Mobile industry wants Rs. 200,000 per month tower levy called off
- Rings Govt. to warn of consequences including poorer connectivity in rural areas
- Says towers already shared by mobile operators, tech conforms to WHO and other standards
- New levy could prompt operators to close towers in unprofitable areas Levy would discourage internet coverage expansion
The mobile telecommunications industry yesterday cried foul over the Budget 2018 proposal to charge Rs. 200,000 per month on cellular towers, insisting that it would increase the unprofitability of towers and lead to reduced internet coverage while dismissing the State’s contention that it would encourage sharing between operators.
In a statement, the industry pointed out that if the Government persisted with the measure, towers in rural areas could be reduced, eventually slowing down the internet penetration in the country, which is currently at about 38%.
“For more than two decades Sri Lanka’s mobile industry had been a key contributor to the economy of Sri Lanka, delivering 100% population penetration of mobile services at some of the lowest tariffs in the world,” the statement said. It added that three out of the five mobile operators were “still loss-making” and the tower levy would also impact the profits of the other companies, which could lead them to reduce investment in other areas.
As stated by the Treasury, nearly 6,750 towers are used by the five mobile operators to support the needs of a population of 20 million. However, each tower can only support the equipment of 2-3 operators due to tower loading constraints, the statement said.
The statement argued that all mobile operators under the direction of the Telecommunications Regulatory Commission of Sri Lanka (TRCSL) were already obliged to share towers before any approval is given for a new tower in a designated area. “As such, very few new towers have been built over the last few years,” it contended.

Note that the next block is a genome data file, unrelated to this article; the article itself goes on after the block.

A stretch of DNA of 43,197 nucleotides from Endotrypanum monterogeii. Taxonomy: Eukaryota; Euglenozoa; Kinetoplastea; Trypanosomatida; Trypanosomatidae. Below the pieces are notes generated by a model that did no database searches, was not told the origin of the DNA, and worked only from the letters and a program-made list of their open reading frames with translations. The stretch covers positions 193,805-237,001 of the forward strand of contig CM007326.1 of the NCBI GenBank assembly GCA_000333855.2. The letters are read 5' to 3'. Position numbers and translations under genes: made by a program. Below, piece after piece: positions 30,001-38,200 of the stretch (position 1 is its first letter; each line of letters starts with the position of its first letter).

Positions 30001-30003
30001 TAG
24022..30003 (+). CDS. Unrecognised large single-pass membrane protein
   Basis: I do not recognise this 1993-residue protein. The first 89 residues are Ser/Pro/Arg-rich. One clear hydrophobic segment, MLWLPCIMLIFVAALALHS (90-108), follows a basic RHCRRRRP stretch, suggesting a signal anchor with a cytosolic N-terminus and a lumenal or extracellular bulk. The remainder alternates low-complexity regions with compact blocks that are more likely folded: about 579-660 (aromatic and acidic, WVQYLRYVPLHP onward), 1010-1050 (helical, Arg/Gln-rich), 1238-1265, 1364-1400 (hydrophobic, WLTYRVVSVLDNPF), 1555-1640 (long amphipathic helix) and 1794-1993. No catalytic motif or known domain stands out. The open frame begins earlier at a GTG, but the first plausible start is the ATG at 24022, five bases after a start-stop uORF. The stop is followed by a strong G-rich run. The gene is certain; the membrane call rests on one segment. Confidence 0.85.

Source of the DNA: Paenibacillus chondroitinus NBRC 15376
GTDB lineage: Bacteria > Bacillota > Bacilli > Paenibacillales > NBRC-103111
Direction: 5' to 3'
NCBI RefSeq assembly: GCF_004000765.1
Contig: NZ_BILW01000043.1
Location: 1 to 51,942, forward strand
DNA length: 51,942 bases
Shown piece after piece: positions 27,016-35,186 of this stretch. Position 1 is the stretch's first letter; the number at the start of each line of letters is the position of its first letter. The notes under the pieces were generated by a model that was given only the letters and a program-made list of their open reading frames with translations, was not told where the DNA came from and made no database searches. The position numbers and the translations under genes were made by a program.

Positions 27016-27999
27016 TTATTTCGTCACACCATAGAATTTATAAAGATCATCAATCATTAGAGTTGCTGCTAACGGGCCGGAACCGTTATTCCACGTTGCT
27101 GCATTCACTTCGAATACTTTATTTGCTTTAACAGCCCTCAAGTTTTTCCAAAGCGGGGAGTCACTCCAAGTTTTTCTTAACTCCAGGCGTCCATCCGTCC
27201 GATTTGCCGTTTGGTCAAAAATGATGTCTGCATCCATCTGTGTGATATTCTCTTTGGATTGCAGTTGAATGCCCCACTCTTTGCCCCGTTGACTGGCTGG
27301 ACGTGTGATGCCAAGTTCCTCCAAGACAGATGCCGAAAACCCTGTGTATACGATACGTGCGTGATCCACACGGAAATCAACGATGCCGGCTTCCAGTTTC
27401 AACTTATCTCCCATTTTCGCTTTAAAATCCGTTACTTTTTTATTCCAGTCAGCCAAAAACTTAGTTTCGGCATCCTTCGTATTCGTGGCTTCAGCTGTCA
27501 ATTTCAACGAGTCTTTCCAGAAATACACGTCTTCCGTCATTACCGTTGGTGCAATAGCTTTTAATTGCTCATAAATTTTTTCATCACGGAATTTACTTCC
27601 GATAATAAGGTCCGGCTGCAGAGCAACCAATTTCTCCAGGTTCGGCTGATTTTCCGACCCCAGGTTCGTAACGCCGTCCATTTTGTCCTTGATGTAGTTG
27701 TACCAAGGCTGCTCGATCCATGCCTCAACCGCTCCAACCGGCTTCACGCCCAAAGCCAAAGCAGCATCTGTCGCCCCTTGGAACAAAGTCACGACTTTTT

“The latest mobile internet technologies offering 3G and 4G services operate on higher frequencies such as 1,800/2,100MHz. Such technologies will necessitate even more towers to cover the population compared to GSM voice on 900MHz. At present, each of the five mobile operators offers services on 900, 1800 and 2100MHz frequencies. Thus, a radio transmitter for each of these frequencies by each operator has to be installed on these towers. This would have implications on a tower’s loading capabilities, thereby constraining the ability to share a tower.”
“A tower is extremely costly to build and operate. It costs more than Rs. 10 million to build a tower and Rs. 115,000 a month to maintain the tower (including electricity, security and site rent). As such, operators would naturally be extremely conscious of building unnecessary towers. The proposed Rs. 200,000 tower levy will increase the monthly operational cost from Rs. 115,000 to Rs. 315,000, an increase of 174%.”
“All operators already have a large number of loss-making towers in rural areas. These losses will be significantly augmented if the proposed levy were to be implemented, making them economically unviable to sustain. As a result, mobile operators will be compelled to decommission a large number of unprofitable towers and reluctantly deprive customers of service particularly in rural underdeveloped areas,” it added.
With regard to the environmental and health hazard concerns raised, the mobile industry said it complies with all local and international environmental and health standards such as World Health Organization (WHO), Central Environment Authority (CEA) and GSMA standards. In addition, telecom operators have installed advanced lightning protection systems in all their towers to protect expensive onsite telecom equipment and the locality against lightening damage.